The following is a guest article from Tom Brakke, former independent consultant for one of the twelve investment banks that was a party to the $1.5 billion Global Research Analyst Settlement.
The lead article in the March 4 edition of FTfm, the fund management section of the Financial Times, began with this sentence: “Investment banks are charging asset managers up to $20,000 an hour to meet the chief executives of their corporate clients — often without the chief executives having any idea that their time is being sold.”
If the CEOs have been unaware of this practice, they didn’t see the natural convergence of two factors. First, “management access” has vaulted to the top of the lists of services that buy-side firms want from sell-side firms. Second, the sell-side has always figured out a way to get paid (and paid well) for the hot product or service of the day. And, let’s just say unforced disclosure is not the firms’ strong suit.
The payments are sometimes “hard,” that is, coming from direct payments to the brokers. At other times they are “soft,” a part of the pool of commission dollars that asset managers pay to execute trades above the normal rate — or just hidden in the overall bundle of services paid for by commissions. (Yes, if you are a client of those asset managers, the assets being spent are yours. They may or may not be spent wisely.)
The immediate reaction (United States version) is, “What about Regulation Fair Disclosure (Reg FD)?” Among other things, its rules were intended to prevent corporate managers from selectively sharing material nonpublic information with certain favored analysts and investors. So, if someone is paying $20,000 an hour for access, they believe that Reg FD won’t be effectively enforced and/or that CEOs leave a trail of analytical breadcrumbs to find a way out of the forest of shared knowledge to that paradise known as alpha.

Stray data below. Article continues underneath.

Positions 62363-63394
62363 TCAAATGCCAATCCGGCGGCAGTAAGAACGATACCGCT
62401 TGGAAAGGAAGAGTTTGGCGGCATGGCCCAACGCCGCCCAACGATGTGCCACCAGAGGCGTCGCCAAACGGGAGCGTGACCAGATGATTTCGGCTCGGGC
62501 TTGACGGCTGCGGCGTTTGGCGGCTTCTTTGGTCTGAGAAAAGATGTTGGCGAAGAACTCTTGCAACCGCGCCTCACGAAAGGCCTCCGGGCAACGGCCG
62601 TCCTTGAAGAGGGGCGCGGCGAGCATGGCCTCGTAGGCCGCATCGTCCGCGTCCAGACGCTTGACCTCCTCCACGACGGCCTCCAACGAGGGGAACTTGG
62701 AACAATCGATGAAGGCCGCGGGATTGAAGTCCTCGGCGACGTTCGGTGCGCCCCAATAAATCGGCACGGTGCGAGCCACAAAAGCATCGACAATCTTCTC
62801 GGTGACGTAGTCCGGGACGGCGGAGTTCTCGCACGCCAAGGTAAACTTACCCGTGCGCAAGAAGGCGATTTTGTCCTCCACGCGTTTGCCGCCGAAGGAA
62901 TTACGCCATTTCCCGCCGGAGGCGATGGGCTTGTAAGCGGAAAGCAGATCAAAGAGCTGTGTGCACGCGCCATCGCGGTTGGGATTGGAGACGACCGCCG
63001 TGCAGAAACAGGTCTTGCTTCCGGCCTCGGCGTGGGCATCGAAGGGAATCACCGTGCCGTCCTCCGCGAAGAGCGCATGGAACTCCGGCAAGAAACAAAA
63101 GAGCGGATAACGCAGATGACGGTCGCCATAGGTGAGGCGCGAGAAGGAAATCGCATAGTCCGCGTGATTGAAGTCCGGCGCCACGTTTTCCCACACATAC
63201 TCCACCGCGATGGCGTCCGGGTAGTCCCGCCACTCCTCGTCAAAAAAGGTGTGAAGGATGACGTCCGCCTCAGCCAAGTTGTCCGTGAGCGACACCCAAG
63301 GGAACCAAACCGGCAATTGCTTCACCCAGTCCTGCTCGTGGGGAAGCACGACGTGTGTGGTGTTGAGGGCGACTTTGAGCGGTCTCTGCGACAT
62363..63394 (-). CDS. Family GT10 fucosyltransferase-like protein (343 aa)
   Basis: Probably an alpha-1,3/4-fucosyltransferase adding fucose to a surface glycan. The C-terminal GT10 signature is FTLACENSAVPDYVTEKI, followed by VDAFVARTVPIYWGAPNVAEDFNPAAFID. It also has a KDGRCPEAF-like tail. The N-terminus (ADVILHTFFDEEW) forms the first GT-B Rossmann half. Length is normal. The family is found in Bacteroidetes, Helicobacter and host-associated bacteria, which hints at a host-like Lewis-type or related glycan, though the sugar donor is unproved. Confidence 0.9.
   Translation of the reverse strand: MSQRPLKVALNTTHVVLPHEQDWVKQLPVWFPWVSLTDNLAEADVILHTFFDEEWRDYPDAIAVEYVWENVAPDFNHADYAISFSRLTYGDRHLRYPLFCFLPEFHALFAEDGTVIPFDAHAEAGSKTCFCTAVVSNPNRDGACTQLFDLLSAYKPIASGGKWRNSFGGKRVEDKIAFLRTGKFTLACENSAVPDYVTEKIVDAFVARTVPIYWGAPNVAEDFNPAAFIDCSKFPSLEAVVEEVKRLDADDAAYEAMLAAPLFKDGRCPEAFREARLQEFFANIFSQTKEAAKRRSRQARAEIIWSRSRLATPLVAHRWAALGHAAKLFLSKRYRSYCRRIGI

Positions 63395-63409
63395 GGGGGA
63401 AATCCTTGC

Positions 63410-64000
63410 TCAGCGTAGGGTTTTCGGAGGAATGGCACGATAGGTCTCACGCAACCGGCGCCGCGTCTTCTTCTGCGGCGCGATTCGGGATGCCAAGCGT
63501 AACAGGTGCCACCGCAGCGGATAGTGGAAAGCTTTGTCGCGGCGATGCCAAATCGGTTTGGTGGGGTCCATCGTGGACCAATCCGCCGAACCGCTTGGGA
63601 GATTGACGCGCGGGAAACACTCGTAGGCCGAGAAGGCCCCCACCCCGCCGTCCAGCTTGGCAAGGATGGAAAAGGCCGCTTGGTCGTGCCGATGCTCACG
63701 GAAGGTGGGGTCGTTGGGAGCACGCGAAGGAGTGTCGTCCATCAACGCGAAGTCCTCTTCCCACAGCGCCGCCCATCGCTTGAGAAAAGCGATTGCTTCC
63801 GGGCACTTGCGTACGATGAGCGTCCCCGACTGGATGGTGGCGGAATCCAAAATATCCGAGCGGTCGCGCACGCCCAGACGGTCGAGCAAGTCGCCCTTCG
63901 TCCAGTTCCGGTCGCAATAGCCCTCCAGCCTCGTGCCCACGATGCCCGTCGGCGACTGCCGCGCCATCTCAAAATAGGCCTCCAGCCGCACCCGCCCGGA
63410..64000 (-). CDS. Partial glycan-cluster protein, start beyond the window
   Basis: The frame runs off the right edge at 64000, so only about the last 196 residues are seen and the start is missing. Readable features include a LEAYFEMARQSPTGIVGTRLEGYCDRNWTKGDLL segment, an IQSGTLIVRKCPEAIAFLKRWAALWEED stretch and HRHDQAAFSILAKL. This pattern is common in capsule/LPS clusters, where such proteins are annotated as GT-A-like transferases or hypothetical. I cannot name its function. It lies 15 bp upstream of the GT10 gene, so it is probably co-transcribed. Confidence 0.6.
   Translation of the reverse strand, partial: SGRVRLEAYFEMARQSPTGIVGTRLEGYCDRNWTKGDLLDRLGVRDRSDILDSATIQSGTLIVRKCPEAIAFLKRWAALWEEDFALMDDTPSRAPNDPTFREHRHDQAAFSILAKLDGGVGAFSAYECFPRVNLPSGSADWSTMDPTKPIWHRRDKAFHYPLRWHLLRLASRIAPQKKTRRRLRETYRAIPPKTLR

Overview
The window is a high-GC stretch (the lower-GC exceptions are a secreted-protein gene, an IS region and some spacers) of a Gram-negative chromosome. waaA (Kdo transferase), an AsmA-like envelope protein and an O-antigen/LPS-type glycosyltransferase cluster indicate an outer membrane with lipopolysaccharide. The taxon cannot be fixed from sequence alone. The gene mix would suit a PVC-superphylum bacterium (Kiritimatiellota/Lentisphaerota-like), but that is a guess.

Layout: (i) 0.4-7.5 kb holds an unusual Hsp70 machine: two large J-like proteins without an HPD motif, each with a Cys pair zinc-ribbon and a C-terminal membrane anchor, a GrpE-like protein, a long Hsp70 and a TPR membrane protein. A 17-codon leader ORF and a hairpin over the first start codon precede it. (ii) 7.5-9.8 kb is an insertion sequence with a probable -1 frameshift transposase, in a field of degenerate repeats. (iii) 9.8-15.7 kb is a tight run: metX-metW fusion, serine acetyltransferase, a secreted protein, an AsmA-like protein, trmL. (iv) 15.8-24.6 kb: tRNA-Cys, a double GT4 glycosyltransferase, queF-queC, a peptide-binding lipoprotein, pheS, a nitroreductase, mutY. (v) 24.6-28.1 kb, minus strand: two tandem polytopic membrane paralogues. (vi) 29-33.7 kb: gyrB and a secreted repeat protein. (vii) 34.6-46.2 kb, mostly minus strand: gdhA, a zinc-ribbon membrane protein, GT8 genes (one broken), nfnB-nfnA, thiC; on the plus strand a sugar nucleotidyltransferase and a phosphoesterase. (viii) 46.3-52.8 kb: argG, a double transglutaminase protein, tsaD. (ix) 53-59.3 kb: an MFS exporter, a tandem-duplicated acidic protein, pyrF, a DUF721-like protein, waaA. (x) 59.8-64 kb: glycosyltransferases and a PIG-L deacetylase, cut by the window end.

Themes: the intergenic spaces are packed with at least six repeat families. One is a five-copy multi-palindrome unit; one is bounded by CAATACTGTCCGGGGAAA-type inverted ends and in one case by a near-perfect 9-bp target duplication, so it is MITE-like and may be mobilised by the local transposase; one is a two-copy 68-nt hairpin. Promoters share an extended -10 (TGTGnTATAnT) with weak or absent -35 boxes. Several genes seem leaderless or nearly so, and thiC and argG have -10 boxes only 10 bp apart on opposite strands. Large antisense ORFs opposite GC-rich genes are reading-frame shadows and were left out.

(As for United Kingdom reaction to the story, how brazen is it that the practice has continued despite regulator warnings, as seen in Integrity Research’s October posting, “UK Challenges Management Access”?)
Having been in many one-on-one or small group meetings with CEOs (although not for a while), I understand the benefit of being able to quiz them. How do they answer questions? What don’t they know? What makes them uncomfortable?
There are concrete answers that matter and numbers galore that are cited. Those schooled in the financial models of the companies might hear a fact that seems foreign and figure out what that means for the analysis. But often the best hints come from the words used, the body language tells, and other touchy-feely things — not exactly the strong suit of most investment analysts.
So, whether I paid a hefty fee to a broker to have access or got it for free, I’d want to have people in the room that looked at the world from different angles, to triangulate and dissect the story. That’s pretty uncommon in my experience, given that most investment professionals are cut from the same cloth, have similar points of view, and aren’t trained in conducting interviews or observing behavior.
On the other side of the table, CEOs should eliminate the middlemen whenever possible (which is most of the time). They should focus on meeting with investors who have the potential to be long-term shareholders, while diversifying their base of relationships in the investment community. It is easy to have brokers make the arrangements, but what value do they add, really? Whether they are being paid directly or just getting points that will turn into commissions down the line, they are monetizing access to managers that companies can provide for free.
The face time between managements and investors offers opportunities and risks for both sides. As for the other guys in the room, who needs them?
Tom Brakke, CFA, helps organizations develop innovative investment processes. This article first appeared as part of an ongoing series of postings about current equity research topics on his blog, the research puzzle.